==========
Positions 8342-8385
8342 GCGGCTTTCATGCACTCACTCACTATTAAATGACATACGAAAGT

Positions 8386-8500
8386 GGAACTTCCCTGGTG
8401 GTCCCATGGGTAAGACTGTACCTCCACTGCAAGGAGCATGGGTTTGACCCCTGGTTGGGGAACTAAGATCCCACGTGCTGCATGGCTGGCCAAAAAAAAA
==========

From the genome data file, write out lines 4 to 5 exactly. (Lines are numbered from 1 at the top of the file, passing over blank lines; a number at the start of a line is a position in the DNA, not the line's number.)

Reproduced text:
8386 GGAACTTCCCTGGTG
8401 GTCCCATGGGTAAGACTGTACCTCCACTGCAAGGAGCATGGGTTTGACCCCTGGTTGGGGAACTAAGATCCCACGTGCTGCATGGCTGGCCAAAAAAAAA